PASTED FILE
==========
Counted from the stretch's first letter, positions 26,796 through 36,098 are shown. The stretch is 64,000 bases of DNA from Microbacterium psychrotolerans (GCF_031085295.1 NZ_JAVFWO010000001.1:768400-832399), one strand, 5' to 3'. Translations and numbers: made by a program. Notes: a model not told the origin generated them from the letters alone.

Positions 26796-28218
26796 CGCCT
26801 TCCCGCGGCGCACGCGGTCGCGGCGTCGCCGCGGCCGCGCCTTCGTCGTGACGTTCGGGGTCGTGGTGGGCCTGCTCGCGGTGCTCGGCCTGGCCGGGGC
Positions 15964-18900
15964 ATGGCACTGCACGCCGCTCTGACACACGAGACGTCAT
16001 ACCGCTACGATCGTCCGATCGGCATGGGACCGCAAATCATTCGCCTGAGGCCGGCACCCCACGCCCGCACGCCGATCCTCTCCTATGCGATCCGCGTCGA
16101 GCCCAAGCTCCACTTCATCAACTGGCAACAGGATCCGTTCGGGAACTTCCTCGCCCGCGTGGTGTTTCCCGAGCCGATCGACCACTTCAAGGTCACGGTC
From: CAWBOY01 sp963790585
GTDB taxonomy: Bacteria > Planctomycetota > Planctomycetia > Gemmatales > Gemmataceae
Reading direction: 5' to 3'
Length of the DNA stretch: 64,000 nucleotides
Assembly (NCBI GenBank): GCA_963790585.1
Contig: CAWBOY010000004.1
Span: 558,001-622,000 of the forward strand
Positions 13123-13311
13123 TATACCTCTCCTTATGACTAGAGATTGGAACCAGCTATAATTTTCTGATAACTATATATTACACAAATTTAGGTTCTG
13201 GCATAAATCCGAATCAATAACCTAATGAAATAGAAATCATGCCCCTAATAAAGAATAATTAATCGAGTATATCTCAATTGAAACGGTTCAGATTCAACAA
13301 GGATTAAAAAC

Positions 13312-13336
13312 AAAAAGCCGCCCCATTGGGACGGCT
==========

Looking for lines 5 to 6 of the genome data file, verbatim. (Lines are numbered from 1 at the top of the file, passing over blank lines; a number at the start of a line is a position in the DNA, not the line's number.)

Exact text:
Positions 15964-18900
15964 ATGGCACTGCACGCCGCTCTGACACACGAGACGTCAT